Previously at the ICA - Films
6 Sep 2015
Basing her film around the logic of everyday experience, Margaret Tait enables close study into the most ordinary aspects of life to bring about fresh revelation. Where I am is Here marks Tait’s first venture into longer durations, developing her use of contemplative imagery alongside music commissioned from celebrated Scottish fiddler, Hector MacAndrew. Image and sound often stand in opposition, developing a mindful viewpoint through counterpoint that offers newfound appreciation of the more commonplace aspects of life.
"Where I am is here is a focus on the tenousness of the journey to wherever it is we are, and the giving over of the self, first to the seeming shapelessness and meaninglessness then the unexpected shapeliness and beauty of where it is we are, and last, a suggestion that we simply give ourselves over to the astonishing and everyday richness of the experience of being here." Ali Smith
Where I Am is Here, dir. Margaret Tait, UK 1964, 33 mins.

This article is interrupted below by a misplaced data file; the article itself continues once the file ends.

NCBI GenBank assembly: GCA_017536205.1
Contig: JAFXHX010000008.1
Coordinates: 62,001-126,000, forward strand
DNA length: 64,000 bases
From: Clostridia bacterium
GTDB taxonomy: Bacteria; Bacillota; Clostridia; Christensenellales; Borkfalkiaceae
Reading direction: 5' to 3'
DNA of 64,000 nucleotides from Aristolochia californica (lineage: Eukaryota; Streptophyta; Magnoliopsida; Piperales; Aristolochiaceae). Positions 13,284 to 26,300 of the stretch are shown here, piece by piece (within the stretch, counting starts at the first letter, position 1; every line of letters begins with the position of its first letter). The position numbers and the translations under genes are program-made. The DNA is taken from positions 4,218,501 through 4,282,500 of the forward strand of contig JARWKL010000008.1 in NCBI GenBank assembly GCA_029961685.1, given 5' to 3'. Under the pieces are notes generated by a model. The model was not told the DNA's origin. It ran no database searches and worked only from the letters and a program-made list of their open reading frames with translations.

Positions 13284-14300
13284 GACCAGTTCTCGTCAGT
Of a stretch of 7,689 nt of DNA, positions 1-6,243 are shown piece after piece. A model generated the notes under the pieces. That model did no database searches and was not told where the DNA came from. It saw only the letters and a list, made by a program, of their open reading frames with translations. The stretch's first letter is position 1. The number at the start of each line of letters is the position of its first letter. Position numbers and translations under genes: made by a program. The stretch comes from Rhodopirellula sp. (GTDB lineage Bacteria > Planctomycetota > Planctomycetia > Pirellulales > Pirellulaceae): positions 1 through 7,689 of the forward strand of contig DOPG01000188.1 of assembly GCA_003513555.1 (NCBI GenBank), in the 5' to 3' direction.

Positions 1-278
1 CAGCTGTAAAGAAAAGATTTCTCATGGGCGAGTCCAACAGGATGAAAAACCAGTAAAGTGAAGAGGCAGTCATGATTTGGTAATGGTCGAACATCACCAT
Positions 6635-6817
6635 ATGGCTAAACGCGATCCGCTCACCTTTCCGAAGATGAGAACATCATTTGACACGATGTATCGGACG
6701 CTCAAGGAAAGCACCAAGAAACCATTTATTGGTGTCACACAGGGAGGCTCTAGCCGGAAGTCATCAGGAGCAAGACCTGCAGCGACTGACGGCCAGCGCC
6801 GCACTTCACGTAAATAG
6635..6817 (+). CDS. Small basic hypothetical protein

Based on Virginia Woolf’s 1928 novel, Orlando is the story of someone who lives for four hundred years, changing sex in the course of time.
As a young nobleman, Orlando (Tilda Swinton) is granted the Crown deeds to his parents’ ancestral home by the ageing Queen Elizabeth I on one condition: “Do not fade. Do not wither. Do not grow old”. After a failed romance with a Russian Princess Orlando becomes the Ambassador to the Court of Khan. War breaks out and Orlando, facing a terrible challenge for a man - to kill or be killed - changes sex. She returns to the formal salons of eighteenth-century England and discovers that as a woman she has little social status, and worse, no legal rights to either her title or her property. Here she also discovers sex in the arms of an American adventurer and ultimately loses both love and inheritance when she refuses to abandon her own path in order to follow his. Alone, Orlando finally emerges into the twentieth century as an ordinary individual who, in losing everything, has found herself.
Orlando, dir. Sally Potter, USA 1993, 94 mins.
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